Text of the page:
Cowen’s Steve Scala noted this morning:
Vericiguat could be a lucrative product for Merck, and one with potentially under-appreciated value. At Cowen’s Therapeutics Conference in September 2019, 80% of specialists anticipated a positive result from VICTORIA whereas only 51% of investors shared this optimism.
Investigators recruited more than 5,000 patients at more than 600 centers in 42 countries for this study — one of the most expensive propositions in R&D. Millions of people in the US suffer from heart failure with reduced ejection fraction when the failing heart fails to contract properly to eject blood into the system. Bayer holds ex-US rights to the drug and also stands to earn cash from the $1.1 billion in milestones Merck agreed on for their collaboration.
Remarkably, the drug was pushed into Phase III despite failing the mid-stage trial — though investigators flagged a success at the high dose of 10 mg. In VICTORIA, researchers started patients at 2.5 mg and then titrated up to 5 and then 10 mg.

Alk­er­mes forges $950M biotech buy­out deal in a bold bet on an ear­ly-stage CNS drug plat­form

Alkermes $ALKS is investing $100 million cash and committing up to $850 million more in milestones in a big wager on a very early-stage CNS discovery platform. And the biotech is adding $20 million more to fund next year’s new research work on the platform it’s acquiring in today’s buyout with an eye to expanding the research work in oncology.

The biotech, helmed by Richard Pops, is buying Rodin Therapeutics, which had focused early on Alzheimer’s disease. Pops’ buyout, though, isn’t focused solely on the most troublesome sector in pharma R&D.

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Left to right: Arthur Pappas, Robert Nelsen, Peter Kolchinsky Doug Cole and David Beier

In rare po­lit­i­cal for­ay, top biotech in­vestors urge Con­gress to re­ject drug pric­ing bill

Thirteen of the top biotech venture capitalists in the country wrote a letter last week warning lawmakers that if Congress passes a drug pricing bill House Speaker Nancy Pelosi has put before lawmakers, they won’t be able to invest in biomedical research at their current rate, and patients will suffer.

“If policies such as those included within H.R. 3, the Lower Drug Costs Now Act, are passed, our ability to continue to invest in future biomedical innovation will be severely constrained, thus crushing the hopes of millions of patient waiting for the next breakthroughs to treat or cure their cancers, rare genetic diseases, Alzheimer’s, or other serious and life-threatening conditions,” they wrote in a letter addressed to the highest-ranking Democrats and Republicans in the House and Senate and acquired by Endpoints News.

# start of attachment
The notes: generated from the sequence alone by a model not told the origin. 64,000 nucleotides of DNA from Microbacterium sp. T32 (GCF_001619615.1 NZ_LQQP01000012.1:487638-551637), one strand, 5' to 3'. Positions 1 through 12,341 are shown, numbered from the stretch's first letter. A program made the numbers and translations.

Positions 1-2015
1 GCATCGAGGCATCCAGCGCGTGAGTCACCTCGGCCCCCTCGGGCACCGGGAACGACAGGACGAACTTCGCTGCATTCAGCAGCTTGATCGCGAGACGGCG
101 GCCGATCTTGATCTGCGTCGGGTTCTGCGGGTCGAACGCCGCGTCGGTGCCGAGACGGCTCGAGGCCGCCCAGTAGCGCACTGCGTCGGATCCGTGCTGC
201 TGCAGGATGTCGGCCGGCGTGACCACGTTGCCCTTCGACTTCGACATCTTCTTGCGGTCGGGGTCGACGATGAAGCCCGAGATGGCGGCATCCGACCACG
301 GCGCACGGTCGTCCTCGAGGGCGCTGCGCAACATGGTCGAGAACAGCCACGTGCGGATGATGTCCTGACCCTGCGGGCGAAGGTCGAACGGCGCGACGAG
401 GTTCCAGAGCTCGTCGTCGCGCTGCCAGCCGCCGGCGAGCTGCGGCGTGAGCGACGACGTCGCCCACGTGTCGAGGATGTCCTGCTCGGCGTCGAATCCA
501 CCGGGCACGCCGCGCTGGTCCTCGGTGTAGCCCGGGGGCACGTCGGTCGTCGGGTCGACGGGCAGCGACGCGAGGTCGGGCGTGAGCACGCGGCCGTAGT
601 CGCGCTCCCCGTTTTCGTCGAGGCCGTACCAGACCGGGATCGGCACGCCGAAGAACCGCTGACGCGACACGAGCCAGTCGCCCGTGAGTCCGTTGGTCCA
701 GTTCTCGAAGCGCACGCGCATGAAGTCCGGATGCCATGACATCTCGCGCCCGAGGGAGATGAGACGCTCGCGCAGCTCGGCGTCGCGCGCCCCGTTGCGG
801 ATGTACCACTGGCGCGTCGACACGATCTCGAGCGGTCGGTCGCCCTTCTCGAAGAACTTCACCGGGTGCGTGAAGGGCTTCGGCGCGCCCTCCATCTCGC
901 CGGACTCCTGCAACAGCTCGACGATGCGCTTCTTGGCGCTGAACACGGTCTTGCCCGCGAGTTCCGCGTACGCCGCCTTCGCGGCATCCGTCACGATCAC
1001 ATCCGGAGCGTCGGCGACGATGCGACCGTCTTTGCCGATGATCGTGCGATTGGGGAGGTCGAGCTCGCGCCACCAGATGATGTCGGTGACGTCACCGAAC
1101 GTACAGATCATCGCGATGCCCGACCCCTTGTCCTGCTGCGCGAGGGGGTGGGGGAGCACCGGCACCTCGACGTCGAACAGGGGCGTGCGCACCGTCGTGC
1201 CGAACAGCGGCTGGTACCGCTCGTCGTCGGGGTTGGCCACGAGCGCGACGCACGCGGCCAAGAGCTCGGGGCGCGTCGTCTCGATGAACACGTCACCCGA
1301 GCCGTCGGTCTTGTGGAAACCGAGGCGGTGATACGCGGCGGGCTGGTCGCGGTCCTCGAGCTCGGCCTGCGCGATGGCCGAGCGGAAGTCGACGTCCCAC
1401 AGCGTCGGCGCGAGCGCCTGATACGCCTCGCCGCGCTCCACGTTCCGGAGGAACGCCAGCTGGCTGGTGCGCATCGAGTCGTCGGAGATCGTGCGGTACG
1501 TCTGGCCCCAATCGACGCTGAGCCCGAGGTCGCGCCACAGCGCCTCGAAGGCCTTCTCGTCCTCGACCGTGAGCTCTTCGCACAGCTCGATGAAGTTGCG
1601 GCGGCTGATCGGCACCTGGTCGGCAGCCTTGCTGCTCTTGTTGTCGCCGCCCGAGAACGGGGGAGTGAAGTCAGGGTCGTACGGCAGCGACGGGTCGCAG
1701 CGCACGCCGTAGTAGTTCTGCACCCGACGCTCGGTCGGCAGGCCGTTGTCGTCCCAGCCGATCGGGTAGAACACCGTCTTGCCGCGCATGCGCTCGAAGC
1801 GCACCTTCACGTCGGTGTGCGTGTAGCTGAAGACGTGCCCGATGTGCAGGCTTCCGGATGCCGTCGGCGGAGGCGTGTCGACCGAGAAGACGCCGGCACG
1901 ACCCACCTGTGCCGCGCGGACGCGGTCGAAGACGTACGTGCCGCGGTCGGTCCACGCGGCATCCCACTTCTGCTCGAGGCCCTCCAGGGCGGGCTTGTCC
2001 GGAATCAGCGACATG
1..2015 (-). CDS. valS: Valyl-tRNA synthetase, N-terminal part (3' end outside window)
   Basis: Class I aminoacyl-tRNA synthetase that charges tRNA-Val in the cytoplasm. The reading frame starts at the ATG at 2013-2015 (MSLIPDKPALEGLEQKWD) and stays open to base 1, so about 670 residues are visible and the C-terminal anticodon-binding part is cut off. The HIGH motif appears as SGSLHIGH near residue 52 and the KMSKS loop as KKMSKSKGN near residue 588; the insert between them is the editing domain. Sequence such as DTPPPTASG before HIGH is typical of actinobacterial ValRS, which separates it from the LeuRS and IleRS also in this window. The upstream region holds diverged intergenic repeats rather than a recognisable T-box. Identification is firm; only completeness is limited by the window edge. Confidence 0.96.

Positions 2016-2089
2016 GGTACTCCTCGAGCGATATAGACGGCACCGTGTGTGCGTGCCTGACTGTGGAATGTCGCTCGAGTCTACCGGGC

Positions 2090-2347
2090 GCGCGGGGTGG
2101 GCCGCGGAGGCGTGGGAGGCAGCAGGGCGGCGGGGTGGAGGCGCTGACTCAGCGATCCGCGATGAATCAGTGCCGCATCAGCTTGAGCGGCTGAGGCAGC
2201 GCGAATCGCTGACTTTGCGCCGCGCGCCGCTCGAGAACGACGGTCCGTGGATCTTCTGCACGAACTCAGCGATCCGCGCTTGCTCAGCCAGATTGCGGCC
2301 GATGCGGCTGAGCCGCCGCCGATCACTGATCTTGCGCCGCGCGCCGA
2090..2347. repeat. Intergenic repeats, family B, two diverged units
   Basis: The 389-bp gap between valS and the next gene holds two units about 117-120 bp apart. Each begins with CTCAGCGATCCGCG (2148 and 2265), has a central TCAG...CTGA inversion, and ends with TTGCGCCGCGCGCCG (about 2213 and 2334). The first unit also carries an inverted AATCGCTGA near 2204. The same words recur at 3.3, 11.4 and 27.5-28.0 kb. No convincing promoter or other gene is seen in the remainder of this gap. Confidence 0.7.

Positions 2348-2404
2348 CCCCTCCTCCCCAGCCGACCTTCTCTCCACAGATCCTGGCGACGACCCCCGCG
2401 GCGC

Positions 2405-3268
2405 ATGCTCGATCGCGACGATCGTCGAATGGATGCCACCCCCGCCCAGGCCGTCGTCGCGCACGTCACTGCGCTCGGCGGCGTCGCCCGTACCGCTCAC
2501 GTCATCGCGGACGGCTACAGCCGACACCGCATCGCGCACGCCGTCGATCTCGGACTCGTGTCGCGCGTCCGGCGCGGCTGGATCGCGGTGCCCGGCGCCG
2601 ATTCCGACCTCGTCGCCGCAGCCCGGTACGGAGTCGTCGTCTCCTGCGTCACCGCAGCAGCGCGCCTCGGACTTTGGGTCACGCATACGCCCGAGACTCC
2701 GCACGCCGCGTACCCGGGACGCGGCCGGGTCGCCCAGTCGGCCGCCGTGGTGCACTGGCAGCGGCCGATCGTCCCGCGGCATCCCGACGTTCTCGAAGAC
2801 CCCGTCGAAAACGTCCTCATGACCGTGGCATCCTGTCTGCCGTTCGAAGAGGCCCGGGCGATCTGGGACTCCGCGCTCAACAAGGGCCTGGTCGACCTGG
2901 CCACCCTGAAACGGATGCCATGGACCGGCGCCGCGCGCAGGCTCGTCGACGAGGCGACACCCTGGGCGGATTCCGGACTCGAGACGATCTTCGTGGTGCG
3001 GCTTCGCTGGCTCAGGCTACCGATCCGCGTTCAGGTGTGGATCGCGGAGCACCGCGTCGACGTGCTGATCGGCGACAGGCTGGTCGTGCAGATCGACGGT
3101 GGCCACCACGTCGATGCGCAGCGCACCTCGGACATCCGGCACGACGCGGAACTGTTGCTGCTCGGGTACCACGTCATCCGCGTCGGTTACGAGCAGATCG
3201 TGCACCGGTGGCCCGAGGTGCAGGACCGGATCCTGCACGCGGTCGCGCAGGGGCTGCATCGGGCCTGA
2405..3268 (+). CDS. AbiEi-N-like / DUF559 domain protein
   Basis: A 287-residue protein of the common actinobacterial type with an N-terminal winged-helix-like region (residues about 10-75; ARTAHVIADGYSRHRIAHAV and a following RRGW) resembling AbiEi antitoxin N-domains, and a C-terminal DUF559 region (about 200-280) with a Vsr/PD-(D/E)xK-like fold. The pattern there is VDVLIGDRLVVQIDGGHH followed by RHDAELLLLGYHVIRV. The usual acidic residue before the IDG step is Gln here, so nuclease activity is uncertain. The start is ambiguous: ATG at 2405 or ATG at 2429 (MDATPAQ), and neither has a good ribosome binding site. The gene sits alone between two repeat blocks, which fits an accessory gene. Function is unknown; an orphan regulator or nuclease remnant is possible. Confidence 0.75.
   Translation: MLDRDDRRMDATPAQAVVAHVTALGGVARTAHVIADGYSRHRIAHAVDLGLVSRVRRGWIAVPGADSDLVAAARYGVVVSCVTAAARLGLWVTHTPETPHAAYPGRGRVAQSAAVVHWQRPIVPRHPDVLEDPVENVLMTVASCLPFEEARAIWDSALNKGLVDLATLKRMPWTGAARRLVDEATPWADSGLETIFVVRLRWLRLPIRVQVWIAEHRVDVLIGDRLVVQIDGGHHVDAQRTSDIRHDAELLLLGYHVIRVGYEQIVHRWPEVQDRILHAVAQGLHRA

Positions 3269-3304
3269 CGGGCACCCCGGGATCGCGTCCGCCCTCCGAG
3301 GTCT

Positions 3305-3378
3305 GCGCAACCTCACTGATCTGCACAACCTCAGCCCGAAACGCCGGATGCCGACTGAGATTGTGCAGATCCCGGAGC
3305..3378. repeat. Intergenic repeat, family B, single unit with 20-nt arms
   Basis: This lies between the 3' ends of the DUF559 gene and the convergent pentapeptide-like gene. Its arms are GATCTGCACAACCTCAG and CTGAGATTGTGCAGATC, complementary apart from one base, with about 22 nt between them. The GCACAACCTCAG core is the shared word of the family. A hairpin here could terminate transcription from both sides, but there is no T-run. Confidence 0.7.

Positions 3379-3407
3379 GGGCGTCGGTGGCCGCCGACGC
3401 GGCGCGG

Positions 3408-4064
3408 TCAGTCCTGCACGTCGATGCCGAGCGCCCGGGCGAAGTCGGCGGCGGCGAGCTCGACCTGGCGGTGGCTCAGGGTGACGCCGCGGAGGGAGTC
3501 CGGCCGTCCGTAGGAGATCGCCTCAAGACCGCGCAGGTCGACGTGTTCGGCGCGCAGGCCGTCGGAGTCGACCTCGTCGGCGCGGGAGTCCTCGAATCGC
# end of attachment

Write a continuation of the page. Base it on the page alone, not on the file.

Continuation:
Dicer­na scores broad, 'rest of liv­er' deal with No­vo Nordisk, bag­ging $225M in cash to hit some 30 tar­gets with RNAi plat­form

Turns out Dicerna wasn’t done with deals yet after locking in $200 million upfront from Roche for a hepatitis B cocktail two weeks ago.

Novo Nordisk has signed on as the latest partner to its GalXC RNAi platform, handing over $175 million in cash to claim any and all targets of interest in liver-related cardio-metabolic diseases that are not already reserved in previous pacts. The Danish drugmaker — which has signaled its interest to expand considerably beyond its core diabetes franchise into areas like NASH — is also purchasing $50 million worth of Dicerna’s equity at a 25% premium of $21.93 per share. More research payments and milestones extending to the billions are on the line.

Gene ther­a­py wins the in­side track at EMA; PPD files for IPO

→ Gene therapy maker Orchard Therapeutics has been granted an accelerated assessment for OTL-200 by the EMA’s Committee for Medicinal Products for Human Use (CHMP). The gene therapy — in development in partnership with the San Raffaele-Telethon Institute for Gene Therapy (SR-Tiget) in Milan, Italy — being used towards the treatment of metachromatic leukodystrophy.

→ Pharmaceutical Product Development has announced that its parent company, PPD, Inc has submitted a draft to the SEC relating to the proposal of an IPO of the parent company’s common stock. Number of shares and price range have not yet been determined.

Pfiz­er gets biosim­i­lar ap­proved for Hu­mi­ra, set­ting up com­pe­ti­tion — in 2023

In the story lawmakers and drug pricing reform advocates have told about the drug industry, there are perhaps few greater villains than Humira and its maker AbbVie.

Between 2012 and 2018, AbbVie upped the drug’s annual after-rebates cost from $19,000 to $38,000 in the US, with sticker prices now over $60,000 per year — increases that led to accusations of price gouging, most recently from Democratic presidential frontrunner Elizabeth Warren.